The court noted that a church member had asked the senior pastor why Pastor Eric had been terminated, which amounted to a request for information “concerning [his] conduct or qualifications for office.” The allegedly defamatory statement occurred in the course of the pastor’s response to this inquiry, that is, “during an exchange between one member of the congregation and another member of the congregation concerning the acts of a third member of the congregation.” The court concluded that “the unconverted evidence thus demonstrates publication of the complained-of statement occurred on a conditionally privileged occasion, and the record contains no evidence even remotely suggesting the destruction of the conditional or qualified privilege by abuse or malice.”
Application. This case contains an excellent description of the qualified privilege. Church leaders should be familiar with this concept. Note, however, that in recent years some courts have limited the First Amendment and qualified privilege defenses to statements made about a staff member prior to his or her termination. This is an important qualification to bear in mind.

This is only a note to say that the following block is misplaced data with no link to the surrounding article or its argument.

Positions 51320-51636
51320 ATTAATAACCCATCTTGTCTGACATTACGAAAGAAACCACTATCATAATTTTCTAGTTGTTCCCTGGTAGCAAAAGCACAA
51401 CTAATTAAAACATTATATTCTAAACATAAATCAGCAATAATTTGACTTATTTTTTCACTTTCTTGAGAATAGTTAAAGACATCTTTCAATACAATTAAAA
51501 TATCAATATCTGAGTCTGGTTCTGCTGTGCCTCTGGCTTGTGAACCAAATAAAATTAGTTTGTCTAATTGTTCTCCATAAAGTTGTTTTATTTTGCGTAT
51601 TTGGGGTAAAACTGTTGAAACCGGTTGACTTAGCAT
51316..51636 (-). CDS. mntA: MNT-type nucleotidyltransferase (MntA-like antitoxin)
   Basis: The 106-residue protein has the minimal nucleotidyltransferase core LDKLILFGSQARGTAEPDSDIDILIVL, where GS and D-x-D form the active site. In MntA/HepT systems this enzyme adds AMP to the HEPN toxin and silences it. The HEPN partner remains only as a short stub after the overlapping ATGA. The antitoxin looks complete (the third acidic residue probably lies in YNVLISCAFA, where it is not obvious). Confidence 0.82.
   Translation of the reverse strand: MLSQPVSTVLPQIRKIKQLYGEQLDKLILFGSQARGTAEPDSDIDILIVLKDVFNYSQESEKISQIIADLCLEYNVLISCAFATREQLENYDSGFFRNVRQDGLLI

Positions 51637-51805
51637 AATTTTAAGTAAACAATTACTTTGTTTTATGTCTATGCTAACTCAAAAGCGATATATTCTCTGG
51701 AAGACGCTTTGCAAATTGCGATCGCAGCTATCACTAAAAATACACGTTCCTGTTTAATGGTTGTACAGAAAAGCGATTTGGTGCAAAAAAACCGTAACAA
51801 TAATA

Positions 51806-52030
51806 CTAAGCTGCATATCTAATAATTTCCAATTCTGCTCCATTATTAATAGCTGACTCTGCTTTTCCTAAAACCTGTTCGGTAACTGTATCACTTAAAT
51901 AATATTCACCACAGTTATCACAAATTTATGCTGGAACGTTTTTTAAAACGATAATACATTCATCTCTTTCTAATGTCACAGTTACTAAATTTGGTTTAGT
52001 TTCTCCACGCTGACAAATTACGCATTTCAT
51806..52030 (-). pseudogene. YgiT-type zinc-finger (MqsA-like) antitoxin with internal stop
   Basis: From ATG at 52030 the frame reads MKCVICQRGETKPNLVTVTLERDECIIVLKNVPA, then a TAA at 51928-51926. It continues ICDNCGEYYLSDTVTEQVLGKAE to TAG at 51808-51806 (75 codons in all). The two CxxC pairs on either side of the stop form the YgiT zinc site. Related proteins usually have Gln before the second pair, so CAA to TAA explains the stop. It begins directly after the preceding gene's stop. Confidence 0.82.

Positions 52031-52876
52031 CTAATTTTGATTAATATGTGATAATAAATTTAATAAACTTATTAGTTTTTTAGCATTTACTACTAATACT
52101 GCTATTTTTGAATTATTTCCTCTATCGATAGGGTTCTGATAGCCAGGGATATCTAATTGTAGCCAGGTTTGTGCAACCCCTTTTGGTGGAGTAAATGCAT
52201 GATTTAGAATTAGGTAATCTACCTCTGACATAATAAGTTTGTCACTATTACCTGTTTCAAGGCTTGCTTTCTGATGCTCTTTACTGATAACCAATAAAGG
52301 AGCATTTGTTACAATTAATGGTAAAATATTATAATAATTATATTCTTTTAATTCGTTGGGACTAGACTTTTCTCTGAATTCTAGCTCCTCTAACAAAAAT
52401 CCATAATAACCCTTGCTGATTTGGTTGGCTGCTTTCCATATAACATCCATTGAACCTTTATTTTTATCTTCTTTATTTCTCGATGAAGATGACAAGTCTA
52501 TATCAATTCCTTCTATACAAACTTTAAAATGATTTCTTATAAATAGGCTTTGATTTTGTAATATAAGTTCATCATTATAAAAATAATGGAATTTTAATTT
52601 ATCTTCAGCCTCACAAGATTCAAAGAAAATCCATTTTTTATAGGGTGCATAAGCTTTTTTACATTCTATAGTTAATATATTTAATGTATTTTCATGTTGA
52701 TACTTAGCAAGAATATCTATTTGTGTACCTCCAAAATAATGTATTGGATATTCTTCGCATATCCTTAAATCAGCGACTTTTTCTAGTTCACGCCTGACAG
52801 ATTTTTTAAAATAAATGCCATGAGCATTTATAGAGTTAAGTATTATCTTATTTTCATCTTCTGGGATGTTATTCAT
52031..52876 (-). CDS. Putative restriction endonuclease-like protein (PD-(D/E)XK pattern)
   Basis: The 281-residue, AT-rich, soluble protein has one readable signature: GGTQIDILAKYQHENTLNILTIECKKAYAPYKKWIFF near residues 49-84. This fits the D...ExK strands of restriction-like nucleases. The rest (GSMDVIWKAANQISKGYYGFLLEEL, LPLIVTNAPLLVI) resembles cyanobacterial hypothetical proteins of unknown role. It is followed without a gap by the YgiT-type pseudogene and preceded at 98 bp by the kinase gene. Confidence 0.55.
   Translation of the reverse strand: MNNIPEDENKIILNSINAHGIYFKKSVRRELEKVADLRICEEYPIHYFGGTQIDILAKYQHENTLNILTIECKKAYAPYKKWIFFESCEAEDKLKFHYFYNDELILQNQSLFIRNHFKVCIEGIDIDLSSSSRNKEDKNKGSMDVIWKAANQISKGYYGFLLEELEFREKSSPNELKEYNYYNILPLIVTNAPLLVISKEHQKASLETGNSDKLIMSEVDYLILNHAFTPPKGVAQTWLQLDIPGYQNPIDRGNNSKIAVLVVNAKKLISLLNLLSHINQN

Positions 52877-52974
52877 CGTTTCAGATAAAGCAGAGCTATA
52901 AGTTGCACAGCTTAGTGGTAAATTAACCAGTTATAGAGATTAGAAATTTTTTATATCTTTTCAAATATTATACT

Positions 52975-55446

Also note that the minutes of the church board were cited by Pastor Eric as proof that he had been terminated for non-doctrinal reasons. This illustrates an important point. Church board members should recognize that the minutes of their meetings are accessible in the event of future litigation, and as a result they should be prepared with this possibility in mind. If in doubt, have a local attorney review minutes before they are formally approved. Trice v. Burress, 137 P.3d 1253 (Okla. App. 2006).
* See (1) “Defamation,” Trice v. Burress, 137 P.3d 1253 (Okla. App. 2006); (2) “Sexual misconduct by clergy, lay employees, and volunteers,” 2006 WL 1009283 (W.D. Wash. 2006), in the recent developments section of this newsletter.